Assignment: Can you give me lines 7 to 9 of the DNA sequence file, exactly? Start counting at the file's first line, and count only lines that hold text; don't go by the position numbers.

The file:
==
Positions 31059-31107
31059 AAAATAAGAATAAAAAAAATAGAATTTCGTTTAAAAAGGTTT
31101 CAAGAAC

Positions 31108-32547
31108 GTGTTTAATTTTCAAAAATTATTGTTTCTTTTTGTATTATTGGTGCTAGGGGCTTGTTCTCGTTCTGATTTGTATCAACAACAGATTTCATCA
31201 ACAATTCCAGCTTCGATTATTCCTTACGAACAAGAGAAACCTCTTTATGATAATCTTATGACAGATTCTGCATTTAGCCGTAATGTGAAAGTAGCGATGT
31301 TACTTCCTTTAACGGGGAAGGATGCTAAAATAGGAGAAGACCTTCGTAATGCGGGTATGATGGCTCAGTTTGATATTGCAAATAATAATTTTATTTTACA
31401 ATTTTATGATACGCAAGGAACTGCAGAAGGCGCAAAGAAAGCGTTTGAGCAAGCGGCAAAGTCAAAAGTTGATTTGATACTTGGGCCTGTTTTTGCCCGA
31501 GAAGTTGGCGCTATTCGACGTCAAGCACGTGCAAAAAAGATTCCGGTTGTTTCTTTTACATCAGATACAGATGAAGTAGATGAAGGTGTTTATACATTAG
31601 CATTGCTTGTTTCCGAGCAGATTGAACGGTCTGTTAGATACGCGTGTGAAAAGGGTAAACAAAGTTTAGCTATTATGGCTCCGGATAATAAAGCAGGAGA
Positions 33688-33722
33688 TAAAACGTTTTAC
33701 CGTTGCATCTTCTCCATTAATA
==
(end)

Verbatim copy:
31301 TACTTCCTTTAACGGGGAAGGATGCTAAAATAGGAGAAGACCTTCGTAATGCGGGTATGATGGCTCAGTTTGATATTGCAAATAATAATTTTATTTTACA
31401 ATTTTATGATACGCAAGGAACTGCAGAAGGCGCAAAGAAAGCGTTTGAGCAAGCGGCAAAGTCAAAAGTTGATTTGATACTTGGGCCTGTTTTTGCCCGA
31501 GAAGTTGGCGCTATTCGACGTCAAGCACGTGCAAAAAAGATTCCGGTTGTTTCTTTTACATCAGATACAGATGAAGTAGATGAAGGTGTTTATACATTAG